Find the best bike for you and
Rigid Mountain Bikes
Front Suspension Mountain Bikes
Dual Suspension Mountain Bikes
Will your new bike need assembling?
The majority of bikes need a little assembly. You will usually need to attach the front wheel, pedals, seat and handle bars, but it depends on which bike you choose.
Instructions will be included with your bike, but if you need more help, visit our bike support page.
Essential bike accessories
You will definitely need accessories like helmets and lights, but others depend on what you use your bike for. Here are a few recommendations.
You'll definitely need a pump – the tyres won't be fully inflated on a new bike.
They're invaluable if you have a nasty fall. They can even save your life.
White front and red rear lights are required by law if you're cycling in the dark.
Child bike seat
You'll need one to ride with children under 4. They're available for the front and rear and most can be adjusted to fit as your child grows.
These record and analyse data to help with your fitness and health goals.
Keep your bike secure when leaving it in public places.
Other features to consider
The size of the bike
To get the right size for you, use your inside trouser leg measurement (the distance from your crotch to the floor) and check it against the measurement listed on the bike's description.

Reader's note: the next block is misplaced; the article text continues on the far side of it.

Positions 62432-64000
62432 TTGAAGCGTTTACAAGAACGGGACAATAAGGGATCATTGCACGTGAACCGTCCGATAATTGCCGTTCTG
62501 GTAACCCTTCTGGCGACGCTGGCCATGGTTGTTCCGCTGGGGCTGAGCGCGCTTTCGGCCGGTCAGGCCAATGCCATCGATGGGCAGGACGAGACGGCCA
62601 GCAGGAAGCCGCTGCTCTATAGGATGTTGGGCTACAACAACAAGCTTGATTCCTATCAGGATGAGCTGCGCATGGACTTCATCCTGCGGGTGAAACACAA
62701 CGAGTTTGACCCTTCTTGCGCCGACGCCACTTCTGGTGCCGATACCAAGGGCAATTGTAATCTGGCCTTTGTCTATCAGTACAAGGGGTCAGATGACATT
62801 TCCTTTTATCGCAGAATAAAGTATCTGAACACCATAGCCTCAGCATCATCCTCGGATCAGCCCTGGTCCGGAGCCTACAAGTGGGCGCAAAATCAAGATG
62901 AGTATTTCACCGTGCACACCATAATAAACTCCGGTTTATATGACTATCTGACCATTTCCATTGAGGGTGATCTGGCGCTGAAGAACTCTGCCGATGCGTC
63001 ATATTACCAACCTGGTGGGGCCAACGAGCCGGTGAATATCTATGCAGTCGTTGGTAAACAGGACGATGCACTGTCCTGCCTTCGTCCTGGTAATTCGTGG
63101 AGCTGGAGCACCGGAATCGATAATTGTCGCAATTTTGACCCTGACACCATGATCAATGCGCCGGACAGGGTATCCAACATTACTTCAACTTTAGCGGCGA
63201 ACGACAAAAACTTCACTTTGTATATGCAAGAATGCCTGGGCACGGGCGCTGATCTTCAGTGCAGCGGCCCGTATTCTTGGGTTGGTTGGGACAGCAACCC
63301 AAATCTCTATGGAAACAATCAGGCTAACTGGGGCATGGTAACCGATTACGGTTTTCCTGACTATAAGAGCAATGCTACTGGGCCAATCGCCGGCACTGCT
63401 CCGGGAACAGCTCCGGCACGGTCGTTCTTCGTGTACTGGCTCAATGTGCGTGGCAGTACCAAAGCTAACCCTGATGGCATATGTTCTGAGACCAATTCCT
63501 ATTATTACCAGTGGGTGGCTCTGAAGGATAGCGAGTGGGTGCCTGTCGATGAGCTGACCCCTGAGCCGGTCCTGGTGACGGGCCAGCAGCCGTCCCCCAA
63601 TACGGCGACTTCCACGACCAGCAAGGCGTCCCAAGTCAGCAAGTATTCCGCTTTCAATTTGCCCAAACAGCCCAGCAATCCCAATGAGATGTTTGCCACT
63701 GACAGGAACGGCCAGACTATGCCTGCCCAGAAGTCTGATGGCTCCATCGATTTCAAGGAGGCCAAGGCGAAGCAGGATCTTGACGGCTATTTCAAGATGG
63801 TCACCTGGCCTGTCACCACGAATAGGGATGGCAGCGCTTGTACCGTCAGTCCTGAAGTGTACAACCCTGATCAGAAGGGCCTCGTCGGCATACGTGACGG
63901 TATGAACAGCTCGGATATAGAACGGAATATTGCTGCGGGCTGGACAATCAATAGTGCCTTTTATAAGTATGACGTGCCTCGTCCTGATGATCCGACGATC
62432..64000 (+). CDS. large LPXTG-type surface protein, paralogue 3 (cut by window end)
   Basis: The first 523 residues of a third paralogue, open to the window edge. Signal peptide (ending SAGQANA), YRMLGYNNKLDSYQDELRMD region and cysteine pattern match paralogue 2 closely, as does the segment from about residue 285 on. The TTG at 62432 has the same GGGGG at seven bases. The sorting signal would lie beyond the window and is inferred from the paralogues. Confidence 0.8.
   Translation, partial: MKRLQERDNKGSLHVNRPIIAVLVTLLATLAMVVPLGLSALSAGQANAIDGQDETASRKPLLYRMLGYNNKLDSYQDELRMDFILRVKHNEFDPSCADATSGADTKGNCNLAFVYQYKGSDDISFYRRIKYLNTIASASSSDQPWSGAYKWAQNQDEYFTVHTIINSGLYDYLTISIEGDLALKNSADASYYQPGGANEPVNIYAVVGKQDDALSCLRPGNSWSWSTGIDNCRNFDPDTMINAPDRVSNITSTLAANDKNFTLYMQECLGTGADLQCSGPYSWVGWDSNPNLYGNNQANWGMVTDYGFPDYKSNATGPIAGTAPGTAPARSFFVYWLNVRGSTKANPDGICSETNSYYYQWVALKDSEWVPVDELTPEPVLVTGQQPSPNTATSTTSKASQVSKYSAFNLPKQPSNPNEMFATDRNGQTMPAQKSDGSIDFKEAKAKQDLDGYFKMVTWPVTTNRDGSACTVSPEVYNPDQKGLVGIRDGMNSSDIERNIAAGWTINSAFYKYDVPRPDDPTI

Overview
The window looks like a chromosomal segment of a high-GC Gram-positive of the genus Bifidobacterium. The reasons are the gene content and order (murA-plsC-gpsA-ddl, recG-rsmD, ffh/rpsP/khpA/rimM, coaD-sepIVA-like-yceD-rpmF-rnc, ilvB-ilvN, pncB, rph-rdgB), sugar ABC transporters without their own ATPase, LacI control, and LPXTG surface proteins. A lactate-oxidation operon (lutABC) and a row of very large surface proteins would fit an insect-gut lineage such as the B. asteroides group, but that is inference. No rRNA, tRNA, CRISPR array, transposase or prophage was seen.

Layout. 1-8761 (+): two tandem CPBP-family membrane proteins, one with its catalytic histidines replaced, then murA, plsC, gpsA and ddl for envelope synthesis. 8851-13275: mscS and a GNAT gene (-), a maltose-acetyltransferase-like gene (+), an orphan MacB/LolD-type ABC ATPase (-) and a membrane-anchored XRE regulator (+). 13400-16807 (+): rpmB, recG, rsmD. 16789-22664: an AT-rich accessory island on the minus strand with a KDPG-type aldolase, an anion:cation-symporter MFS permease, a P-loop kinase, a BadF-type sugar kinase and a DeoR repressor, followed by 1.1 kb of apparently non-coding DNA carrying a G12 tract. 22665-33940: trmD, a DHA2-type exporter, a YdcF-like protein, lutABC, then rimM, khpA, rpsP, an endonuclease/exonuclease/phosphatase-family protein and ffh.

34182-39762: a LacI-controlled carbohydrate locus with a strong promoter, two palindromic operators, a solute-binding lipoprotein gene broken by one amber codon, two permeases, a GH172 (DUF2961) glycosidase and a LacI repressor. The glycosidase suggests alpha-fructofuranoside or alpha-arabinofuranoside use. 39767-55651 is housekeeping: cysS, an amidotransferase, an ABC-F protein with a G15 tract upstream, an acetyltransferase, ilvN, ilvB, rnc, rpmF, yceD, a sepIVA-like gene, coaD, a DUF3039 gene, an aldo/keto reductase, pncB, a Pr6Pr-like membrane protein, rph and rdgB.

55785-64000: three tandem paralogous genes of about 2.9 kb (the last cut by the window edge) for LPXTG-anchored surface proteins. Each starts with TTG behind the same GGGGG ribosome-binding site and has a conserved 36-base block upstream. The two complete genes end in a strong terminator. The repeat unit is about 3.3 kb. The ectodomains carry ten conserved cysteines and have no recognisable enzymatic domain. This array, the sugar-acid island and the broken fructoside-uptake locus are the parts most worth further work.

What type of brakes are on the bike?
Usually found on road bikes. The wheel rim is gripped by two brake pads to slow the bike down.
2 long arms pull together when you brake, gripping the wheel rim with more force. This makes braking easier in wet and muddy conditions.
Mechanical disc brakes
These grip the centre of the wheel, rather than the rim. The brakes work faster and aren't affected by wet weather.
Hydraulic disc brakes
These also grip the wheel centre, but use fluid in the brake cables. Less effort is need to apply the brakes and you can better control how much you apply.
The difference between men and women's bikes
Generally, there isn't much variation between the two types. The frame of the bike is the biggest defining factor – women's bikes have more of a slanted frame to suit a 'shorter torso, longer legs' female body shape.
Aside from this, there may be a colour difference or addition of a basket to some women's bikes. But if you see a bike you like and it's the right size, it doesn't matter what gender it specifies, it should be comfortable for you to ride.